About 14 million people who have health insurance today won’t have it by the end of the next year.
Many of them will be young, healthy people as well as members of families with low incomes and people over the age of 60.
That’s the conclusion of a report released Monday on the Republican healthcare bill to repeal and replace the Affordable Care Act (ACA).
The report authors predicted the GOP plan would lead to 14 million more people being uninsured in 2018.
By 2026, 24 million more people would be uninsured than if the ACA, also known as Obamacare, remained in place.
Over the next decade the uninsured rate would rise from its current 11 percent to 18 percent, wiping out the gains made under the ACA.
The analysis from the nonpartisan Congressional Budget Office (CBO) provided fuel for opponents and raised concerns among moderate and conservative Republicans.
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Who would lose insurance?
Much of the initial spike in the number of uninsured would result from the repeal of the individual mandate.
Without the threat of the ACA’s penalties for not having insurance, some people would opt out of buying coverage.
Others, though, would give up coverage when their premiums increase.
And some people would lose coverage when their employer stopped offering insurance to workers. The Republican plan repeals the employer mandate to provide insurance as well.
A large number of uninsured would also result from the plan’s reduced funding of Medicaid, which was expanded under the ACA.
By 2026, 14 million fewer people would be enrolled in Medicaid under the Republican bill — accounting for more than half of the increase in uninsured people.
This includes people who are eligible now for Medicaid, and those who would have become eligible if more states expanded coverage under the ACA.
The CBO found that 95 percent of people who became eligible for Medicaid through the expansion would lose coverage by 2024, as federal funding to states decreases.
In addition, 15 percent of people who received healthcare services at Planned Parenthood would “lose access to care.” Most federal funds to Planned Parenthood cover services for people enrolled in the states’ Medicaid program, often people with low incomes.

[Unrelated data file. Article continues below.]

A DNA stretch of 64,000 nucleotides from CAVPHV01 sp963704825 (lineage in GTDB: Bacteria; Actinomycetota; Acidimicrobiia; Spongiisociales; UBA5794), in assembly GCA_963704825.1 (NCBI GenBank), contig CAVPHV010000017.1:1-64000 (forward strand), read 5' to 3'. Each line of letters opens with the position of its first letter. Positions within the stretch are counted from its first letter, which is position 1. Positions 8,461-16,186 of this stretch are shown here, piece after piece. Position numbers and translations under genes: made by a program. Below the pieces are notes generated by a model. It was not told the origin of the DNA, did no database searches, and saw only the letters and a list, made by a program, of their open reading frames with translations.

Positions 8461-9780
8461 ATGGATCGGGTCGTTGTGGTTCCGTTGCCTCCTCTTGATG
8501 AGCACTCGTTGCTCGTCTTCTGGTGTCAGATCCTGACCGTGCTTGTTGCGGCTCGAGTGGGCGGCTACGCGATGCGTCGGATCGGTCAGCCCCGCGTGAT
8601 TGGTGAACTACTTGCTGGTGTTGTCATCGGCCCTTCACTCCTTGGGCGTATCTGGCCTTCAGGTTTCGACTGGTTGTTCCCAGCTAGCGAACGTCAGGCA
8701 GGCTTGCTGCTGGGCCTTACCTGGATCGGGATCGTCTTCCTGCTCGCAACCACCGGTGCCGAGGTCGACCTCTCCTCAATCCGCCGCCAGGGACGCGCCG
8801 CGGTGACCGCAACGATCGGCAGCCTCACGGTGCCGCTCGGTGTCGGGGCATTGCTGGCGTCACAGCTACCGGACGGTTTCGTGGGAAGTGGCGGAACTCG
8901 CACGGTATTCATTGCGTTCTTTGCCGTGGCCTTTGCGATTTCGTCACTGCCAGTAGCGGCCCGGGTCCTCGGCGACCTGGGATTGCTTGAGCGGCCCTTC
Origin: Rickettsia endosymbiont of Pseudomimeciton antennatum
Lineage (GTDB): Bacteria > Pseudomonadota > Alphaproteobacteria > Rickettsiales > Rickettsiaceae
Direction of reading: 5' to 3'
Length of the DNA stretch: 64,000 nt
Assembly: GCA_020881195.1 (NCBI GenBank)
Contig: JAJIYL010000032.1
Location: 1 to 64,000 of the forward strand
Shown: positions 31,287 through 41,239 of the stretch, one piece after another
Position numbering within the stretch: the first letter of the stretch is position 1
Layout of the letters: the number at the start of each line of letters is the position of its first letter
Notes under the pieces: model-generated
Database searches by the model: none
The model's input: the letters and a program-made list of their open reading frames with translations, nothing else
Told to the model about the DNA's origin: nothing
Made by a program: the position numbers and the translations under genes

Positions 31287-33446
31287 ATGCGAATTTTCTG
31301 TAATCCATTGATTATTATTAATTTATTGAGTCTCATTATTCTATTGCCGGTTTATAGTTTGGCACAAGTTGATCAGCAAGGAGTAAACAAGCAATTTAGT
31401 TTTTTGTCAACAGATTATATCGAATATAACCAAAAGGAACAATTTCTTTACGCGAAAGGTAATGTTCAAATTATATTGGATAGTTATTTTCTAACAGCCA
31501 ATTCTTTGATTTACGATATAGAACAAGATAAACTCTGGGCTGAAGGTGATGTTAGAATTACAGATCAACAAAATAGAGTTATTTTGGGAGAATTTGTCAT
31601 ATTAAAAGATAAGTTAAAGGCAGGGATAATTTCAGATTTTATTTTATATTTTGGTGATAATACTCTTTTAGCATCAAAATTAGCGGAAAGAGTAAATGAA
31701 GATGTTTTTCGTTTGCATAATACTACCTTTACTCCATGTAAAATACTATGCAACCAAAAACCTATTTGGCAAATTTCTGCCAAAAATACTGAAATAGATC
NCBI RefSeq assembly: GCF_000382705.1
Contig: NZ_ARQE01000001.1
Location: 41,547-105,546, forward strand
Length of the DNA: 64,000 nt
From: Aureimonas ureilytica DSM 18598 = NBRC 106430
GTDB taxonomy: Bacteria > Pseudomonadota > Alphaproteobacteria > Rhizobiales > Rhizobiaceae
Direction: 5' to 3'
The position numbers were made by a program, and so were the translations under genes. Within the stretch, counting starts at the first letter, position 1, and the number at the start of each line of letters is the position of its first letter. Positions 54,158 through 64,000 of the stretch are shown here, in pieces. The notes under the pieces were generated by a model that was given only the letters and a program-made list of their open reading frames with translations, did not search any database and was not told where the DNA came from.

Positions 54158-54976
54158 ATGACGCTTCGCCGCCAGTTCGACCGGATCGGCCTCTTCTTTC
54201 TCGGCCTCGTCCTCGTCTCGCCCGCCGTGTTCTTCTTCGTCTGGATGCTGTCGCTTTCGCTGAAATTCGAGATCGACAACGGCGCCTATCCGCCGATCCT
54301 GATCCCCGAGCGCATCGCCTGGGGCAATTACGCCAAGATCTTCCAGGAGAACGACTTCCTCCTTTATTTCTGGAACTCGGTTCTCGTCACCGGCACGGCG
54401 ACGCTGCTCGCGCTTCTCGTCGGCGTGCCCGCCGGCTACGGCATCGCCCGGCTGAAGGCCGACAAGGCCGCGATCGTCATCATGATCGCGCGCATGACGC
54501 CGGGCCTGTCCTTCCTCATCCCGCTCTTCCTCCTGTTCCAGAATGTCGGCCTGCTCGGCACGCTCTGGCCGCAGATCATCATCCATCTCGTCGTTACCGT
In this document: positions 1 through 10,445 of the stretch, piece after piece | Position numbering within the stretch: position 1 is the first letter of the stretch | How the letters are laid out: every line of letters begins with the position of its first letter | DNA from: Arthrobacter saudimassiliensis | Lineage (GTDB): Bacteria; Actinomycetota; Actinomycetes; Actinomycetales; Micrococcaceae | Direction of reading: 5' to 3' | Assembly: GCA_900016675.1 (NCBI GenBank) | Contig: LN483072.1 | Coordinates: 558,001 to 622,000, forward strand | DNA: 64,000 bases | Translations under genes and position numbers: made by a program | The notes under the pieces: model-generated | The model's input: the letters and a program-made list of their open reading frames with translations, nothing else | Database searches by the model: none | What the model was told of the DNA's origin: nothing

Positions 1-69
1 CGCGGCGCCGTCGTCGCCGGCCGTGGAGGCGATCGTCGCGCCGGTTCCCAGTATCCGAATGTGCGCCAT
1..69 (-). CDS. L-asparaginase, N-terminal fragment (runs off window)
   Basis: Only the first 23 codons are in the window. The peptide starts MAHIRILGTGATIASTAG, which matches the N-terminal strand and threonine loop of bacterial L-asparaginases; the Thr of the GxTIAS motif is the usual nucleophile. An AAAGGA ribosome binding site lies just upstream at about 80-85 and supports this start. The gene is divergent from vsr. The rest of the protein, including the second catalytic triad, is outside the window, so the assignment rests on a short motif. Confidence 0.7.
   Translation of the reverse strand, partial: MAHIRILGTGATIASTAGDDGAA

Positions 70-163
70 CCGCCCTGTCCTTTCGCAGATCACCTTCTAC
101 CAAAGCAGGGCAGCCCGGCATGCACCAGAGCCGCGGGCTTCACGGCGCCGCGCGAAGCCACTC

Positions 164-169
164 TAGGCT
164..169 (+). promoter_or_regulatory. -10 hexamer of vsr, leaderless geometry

In addition, the Republican bill would defund Planned Parenthood for a year.
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Premiums would eventually fall … for some
Under the Republican plan, insurance premiums would rise in 2018 and 2019 as fewer healthy people — those with lower health costs — signed up.
Single people in the individual marketplace might see premium increases up to 20 percent.
Starting in 2020, the repeal of the individual mandate would be offset by other parts of the legislation, and premiums would drop. By 2026, they would be around 10 percent lower than under the ACA, according to the CBO report.
However, premiums would vary widely by income and age.
Under the Republican bill, insurers would be able to charge older people five times more than they do younger people.
At the same time, tax credits for older people would only be twice the size of credits for younger people.
As a result, the plan would raise premiums “substantially” for older Americans, and lower them “substantially” for younger buyers.
For example, a 64-year-old with an income of $26,500 in 2026 would pay $14,600 a year, compared to $1,700 under Obamacare.
But a 21-year-old earning $68,200 — 450 percent above the poverty line — in 2026 would pay $1,450 under the Republican bill, compared to $5,100 under the ACA.
Lower premiums for younger people might encourage more of them to sign up for coverage, something that the ACA had difficulty convincing them to do.
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Federal deficit would drop
Over the next decade, the Republican bill would cut the federal deficit by $337 billion.
A large part of this would come from an $880 billion decrease in Medicaid spending over the next decade. This amounts to 25 percent less spending for the program by 2026 than projected under the ACA.
Repealing ACA subsidies would save $673 billion, although the Republican plan’s tax credits would cost $361 billion, according to the CBO report.
Defunding Planned Parenthood for a year would save about $157 million in 2017. But this would also lead to a $21 million increase in Medicaid spending for several thousand pregnancies, as women with low incomes lose access to family planning services.
Several Republicans have called the CBO’s estimates into question, saying future Republican legislation will affect these numbers. However, those plans have not been released yet.
Experts who monitor the CBO say they have found that its predictions are unbiased and “largely sound.”
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